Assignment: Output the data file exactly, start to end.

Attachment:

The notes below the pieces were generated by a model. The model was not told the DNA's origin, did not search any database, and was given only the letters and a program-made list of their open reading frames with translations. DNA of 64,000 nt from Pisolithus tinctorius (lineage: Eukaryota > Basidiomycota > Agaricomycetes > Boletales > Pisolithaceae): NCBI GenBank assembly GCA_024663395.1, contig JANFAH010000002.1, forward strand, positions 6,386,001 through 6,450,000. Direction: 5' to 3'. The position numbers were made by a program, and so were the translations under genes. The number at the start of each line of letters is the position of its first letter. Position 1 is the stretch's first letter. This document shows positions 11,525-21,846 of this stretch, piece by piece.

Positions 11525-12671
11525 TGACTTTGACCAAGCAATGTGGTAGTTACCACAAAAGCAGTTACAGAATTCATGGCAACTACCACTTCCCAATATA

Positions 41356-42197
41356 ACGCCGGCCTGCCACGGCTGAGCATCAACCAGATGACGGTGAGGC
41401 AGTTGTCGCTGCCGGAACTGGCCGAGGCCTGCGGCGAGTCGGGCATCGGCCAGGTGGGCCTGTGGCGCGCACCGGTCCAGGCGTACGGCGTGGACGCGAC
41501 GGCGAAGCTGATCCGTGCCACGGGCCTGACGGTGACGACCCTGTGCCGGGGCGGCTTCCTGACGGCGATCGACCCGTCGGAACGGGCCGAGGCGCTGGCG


The notes below the pieces were generated by a model. The model was not told the DNA's origin, did not search any database, and was given only the letters and a program-made list of their open reading frames with translations. DNA of 64,000 nt from Pisolithus tinctorius (lineage: Eukaryota > Basidiomycota > Agaricomycetes > Boletales > Pisolithaceae): NCBI GenBank assembly GCA_024663395.1, contig JANFAH010000002.1, forward strand, positions 6,386,001 through 6,450,000. Direction: 5' to 3'. The position numbers were made by a program, and so were the translations under genes. The number at the start of each line of letters is the position of its first letter. Position 1 is the stretch's first letter. This document shows positions 11,525-21,846 of this stretch, piece by piece.

Positions 11525-12671
11525 TGACTTTGACCAAGCAATGTGGTAGTTACCACAAAAGCAGTTACAGAATTCATGGCAACTACCACTTCCCAATATA

Positions 41356-42197
41356 ACGCCGGCCTGCCACGGCTGAGCATCAACCAGATGACGGTGAGGC
41401 AGTTGTCGCTGCCGGAACTGGCCGAGGCCTGCGGCGAGTCGGGCATCGGCCAGGTGGGCCTGTGGCGCGCACCGGTCCAGGCGTACGGCGTGGACGCGAC
41501 GGCGAAGCTGATCCGTGCCACGGGCCTGACGGTGACGACCCTGTGCCGGGGCGGCTTCCTGACGGCGATCGACCCGTCGGAACGGGCCGAGGCGCTGGCG